Updated: Dec 31, 2020
It is being a seed sown
on one soil but cultivated in another,
the stem bridging the distance
between the budding flowers and
the anchored roots.
It is the safe space over the kitchen table,
The tumble of languages in the tangle
of our conversations,
The stories of sacrifice and blazing ambitions
entwined into our dreams every night.
It is the English words that
trip off our tongues now,
but it was our native language
nestled into our young minds first.
It is being the weak link
in the chain of culture and traditions,
and bearing the weight of criticism
from relatives and strangers.
It is hearing racist slurs
reverberating in a classroom,
the first slashes at our capes of pride and
the ugly unveil of the tainted world.
It is the shame
cowering behind a wall of confusion and lies,
the embarrassment adorning
every rejection of our culture.
It is the condemnation that
greets our every breath and
the stereotypes that welcome us into
the country of liberty.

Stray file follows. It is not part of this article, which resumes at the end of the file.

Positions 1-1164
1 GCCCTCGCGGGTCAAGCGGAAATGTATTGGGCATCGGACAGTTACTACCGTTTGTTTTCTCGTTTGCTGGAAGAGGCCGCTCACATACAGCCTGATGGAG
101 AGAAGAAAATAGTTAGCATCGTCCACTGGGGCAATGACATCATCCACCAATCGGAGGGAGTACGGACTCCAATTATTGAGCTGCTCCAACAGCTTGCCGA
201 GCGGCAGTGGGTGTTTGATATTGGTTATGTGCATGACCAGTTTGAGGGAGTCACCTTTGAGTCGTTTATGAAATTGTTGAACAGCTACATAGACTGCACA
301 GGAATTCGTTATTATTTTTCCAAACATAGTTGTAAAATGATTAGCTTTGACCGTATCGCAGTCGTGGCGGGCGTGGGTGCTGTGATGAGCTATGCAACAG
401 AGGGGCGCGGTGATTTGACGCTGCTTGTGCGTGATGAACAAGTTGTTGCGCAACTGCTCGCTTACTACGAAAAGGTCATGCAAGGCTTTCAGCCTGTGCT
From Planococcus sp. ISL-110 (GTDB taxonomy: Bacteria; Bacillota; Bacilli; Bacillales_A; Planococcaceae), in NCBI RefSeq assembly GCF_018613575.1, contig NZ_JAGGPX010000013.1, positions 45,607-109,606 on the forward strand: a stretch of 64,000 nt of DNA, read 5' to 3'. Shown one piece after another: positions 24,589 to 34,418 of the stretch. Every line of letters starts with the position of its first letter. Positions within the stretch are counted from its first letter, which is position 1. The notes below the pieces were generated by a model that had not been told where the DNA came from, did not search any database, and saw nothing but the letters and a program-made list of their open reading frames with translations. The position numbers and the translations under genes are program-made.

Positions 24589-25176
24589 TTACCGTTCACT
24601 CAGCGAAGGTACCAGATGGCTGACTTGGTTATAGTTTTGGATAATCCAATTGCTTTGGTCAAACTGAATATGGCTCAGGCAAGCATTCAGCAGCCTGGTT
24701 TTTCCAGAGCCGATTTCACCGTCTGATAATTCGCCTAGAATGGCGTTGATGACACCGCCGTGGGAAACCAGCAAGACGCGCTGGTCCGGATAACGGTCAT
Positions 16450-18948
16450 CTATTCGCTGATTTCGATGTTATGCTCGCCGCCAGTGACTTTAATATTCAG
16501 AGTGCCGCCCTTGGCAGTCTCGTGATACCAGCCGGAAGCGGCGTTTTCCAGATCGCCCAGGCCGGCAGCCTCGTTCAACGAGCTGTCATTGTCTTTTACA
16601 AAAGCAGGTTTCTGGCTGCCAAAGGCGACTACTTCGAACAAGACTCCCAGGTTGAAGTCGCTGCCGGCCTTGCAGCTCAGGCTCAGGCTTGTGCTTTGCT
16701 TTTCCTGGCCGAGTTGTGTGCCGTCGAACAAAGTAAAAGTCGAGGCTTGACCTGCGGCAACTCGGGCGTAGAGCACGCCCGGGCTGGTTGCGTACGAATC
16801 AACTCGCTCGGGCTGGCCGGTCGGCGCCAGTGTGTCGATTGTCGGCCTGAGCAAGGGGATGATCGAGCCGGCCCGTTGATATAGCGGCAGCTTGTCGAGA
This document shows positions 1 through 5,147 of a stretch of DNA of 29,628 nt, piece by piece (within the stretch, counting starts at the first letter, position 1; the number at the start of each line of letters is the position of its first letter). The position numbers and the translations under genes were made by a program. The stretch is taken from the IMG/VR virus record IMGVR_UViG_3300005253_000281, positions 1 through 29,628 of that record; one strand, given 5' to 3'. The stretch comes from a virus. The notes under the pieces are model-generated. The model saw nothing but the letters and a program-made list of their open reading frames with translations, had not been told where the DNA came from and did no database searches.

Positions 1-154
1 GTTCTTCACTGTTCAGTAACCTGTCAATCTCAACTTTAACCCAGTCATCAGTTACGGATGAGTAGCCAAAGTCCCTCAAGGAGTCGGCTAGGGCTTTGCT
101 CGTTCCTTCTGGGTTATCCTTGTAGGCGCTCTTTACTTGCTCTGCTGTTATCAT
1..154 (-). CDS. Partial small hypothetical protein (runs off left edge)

- children of immigrants
Noreen Chen is a Chinese-American high schooler from New York. She has a great interest in the arts, especially writing, drawing, painting, and graphic design. She has recently unearthed (yikes sorry) a passion of learning about environmental issues and sustainability and hopes to become more educated on these topics. When she not brainstorming ideas, you can find her watching YouTube videos.
Isabelle Lu is a 16-year-old creative from Long Island, New York. She is a winner of the New York Times Student Editorial Contest and the Scribe Writing Contest in poetry. She likes collecting strange earrings, which when worn may hinder activities like playing the cello and putting on sweaters. In her daily life, she can be found doodling and enthusing about books to unsuspecting innocents. Her art career began with magical girls.